Another app that has proven incredibly useful for P&D programmes is supplied by Aeroview, called Aero Scout. A hand-held device is loaded with locations (set by DFC through GPS coordinates) from which a P&D count is required. The scouters are directed to the relevant place in each field, by the device, and once they’re there, they do the count, input the results and move on to the next point. It’s revolutionised the accuracy and independence of the scouting teams which, in turn, has enabled management to make better decisions from the improved data.

The orange markers are the management-selected points. Now the scouting team will go to each point, count, input data and move on. By going to the same point each time, trends and patterns can be established, facilitating better responses in the P&D programme.


DFC does a lot more than farm people and the odd tonne of cane. There are also just over 30 hectares of navel oranges, 40+ hectares of Hass avos (with plans to expand to expand to about 70 hectares) and around 7 hectares of tea tree (maybe go to 25 hectares). All indicators are that sugar is going to become a difficult crop to survive on and anyone operating a substandard operation will probably be shaken free of the industry.

DFC farms are perfectly positioned in a transitional zone between coastal and inland climates. This gives them a broad choice of crops that will thrive, as is indicated by the 140 different tree species across the properties. Previously they have dabbled in tomatoes, papinos and pincushion proteas.

DFC’s tea tree will be going into its 4th harvest this year. It grows well in the powerline servitudes, doesn’t require irrigation and is producing well.

Baby avos, recently planted, have been mulched with cane tops. In between the rows a special grass mix has been planted to host the necessary biodiversity that will help control harmful insects.

Oranges will undergo the greatest expansion if DFC receives the necessary funding.


  • Leadership at DFC: For an organisation that is so pivotal to not only the shareholders involved but also the earth that it caretakes, the future plans are of paramount importance. When it comes to people, the current management works hard to build a strong core of people that will come through the ranks to lead competently into the future. Current leadership make sure that they continuously download all their expertise and consequently make themselves more dispensable.
  • Political stability: When asked about the agricultural future of South Africa, Ant told me about a trip he went on recently; he was invited, along with 10 other farmers, to ‘have a chat’ with David Mabuza, our Deputy President. The aim was to discuss solutions and a way forward in the agricultural sector. Mr Mabuza conceded that they’ve done much wrong and they’d really like to stabilise the future with a sustainable plan. Ant left feeling positive.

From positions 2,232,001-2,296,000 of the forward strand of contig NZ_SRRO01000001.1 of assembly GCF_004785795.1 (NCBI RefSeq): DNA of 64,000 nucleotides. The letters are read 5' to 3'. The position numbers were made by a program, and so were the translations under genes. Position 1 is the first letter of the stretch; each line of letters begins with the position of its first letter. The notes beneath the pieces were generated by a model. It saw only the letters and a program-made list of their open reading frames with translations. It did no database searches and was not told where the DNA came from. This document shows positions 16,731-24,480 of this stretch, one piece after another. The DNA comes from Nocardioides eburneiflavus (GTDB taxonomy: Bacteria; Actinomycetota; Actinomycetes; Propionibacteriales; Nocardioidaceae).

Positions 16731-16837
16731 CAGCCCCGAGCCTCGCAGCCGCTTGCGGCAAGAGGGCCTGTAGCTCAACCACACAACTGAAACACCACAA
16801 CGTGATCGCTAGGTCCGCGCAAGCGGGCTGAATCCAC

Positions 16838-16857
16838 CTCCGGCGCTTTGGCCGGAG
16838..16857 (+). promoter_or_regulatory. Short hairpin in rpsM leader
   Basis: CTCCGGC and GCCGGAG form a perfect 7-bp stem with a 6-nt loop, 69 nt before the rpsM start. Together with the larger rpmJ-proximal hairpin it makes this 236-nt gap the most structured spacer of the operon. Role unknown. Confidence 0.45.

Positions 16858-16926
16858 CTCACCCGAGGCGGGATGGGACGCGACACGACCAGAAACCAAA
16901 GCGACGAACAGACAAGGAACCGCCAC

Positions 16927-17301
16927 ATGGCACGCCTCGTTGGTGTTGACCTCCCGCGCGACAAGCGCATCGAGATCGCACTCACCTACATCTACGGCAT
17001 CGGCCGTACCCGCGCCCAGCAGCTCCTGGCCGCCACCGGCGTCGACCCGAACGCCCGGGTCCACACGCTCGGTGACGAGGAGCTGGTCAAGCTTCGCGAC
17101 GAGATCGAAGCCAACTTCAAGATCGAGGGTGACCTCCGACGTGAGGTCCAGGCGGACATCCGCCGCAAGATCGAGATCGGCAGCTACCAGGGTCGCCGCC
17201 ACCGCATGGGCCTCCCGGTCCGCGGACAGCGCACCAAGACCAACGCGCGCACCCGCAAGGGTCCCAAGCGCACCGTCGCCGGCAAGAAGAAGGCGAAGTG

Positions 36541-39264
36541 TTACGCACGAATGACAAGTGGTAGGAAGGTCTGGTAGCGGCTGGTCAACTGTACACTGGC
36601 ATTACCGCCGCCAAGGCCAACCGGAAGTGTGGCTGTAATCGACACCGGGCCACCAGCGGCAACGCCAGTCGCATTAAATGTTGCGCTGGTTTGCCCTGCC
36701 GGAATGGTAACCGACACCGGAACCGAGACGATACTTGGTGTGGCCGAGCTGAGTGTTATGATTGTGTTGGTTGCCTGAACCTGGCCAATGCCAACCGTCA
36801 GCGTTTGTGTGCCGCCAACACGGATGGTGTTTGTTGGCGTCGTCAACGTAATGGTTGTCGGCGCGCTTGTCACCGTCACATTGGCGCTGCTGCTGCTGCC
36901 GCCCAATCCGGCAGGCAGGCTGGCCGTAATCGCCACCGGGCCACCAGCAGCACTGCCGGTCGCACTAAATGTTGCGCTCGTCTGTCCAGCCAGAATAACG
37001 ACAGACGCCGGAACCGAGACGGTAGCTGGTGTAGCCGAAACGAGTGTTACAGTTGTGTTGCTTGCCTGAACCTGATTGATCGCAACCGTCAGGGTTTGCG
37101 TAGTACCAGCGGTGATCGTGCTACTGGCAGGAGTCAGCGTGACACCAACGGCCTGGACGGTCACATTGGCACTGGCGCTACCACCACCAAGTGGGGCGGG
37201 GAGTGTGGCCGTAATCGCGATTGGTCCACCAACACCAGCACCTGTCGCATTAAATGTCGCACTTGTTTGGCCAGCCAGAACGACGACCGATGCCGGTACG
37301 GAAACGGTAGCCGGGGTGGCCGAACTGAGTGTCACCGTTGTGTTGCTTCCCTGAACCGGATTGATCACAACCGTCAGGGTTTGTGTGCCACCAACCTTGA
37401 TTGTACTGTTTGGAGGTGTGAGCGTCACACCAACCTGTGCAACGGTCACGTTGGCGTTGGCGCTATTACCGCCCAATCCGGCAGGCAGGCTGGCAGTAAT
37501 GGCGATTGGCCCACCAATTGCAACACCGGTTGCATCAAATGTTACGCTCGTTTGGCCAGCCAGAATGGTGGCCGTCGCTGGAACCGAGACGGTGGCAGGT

• Open doors: DFC has a very open view to their land and would like to emulate the British ‘free to roam’ philosophy where you can traverse any land, on specified paths which the land owner has to maintain. Our unique African charm means this may be easier to dream about than implement but respectful, well-behaved walkers, runners, cyclists, horse-riders and fishermen are welcome to enjoy DFC land.
  • Showcase transformation. Margaret Mamle (on the current Board of Directors) has been mentored by Chris and she plays a big role in the horticultural side of the business. Simon Dombele (also on the current Board of Directors) has been involved on the cane farm all his working life and is in charge of cane extraction and logistics. Frank Ngomezulu (Chairman of the current Board) was always the operation’s best cane cutter. A few years back he expressed his ambition to go further and now manages the cutting force. All leadership have to have an ability to nurture and maintain relationships as DFC is a unique organisation with special needs for this skill.


While we were driving around, Ant and I kept fighting the urge to do BWAs (bakkie window assessments) and when I thought about it later, that helped me understand so much of the bigger picture: we’re all lazy and want to do things the easiest possible way, despite all those inspirational quotes reminding us that “nothing worthwhile is easy”. If we farm that way (the ‘easy’ BWA way) we may stay clean and get back home in time for breakfast but it’s just not sustainable. We HAVE to get out, get dirty, get involved, and probably be late for breakfast, if we want this gig to last into future generations. What DFC are doing with all the practices and company structures they follow, is to get out, get dirty, get involved and thereby ensure that this land has the best possible chance of making a difference for many generations to come. Well done everyone, and thank you for showing me the alternative to BWAs.

I was grateful to have been shown this special ‘registered site of conservation significance’, overlooking the Umgeni river. Whilst surveying the view, Ant shared the weight he feels in being a custodian of this breath-taking part of the earth. But I am relieved that the burden has fallen to someone like Ant – in fact, I haven’t met many men that I’d be more willing to leave the planet with.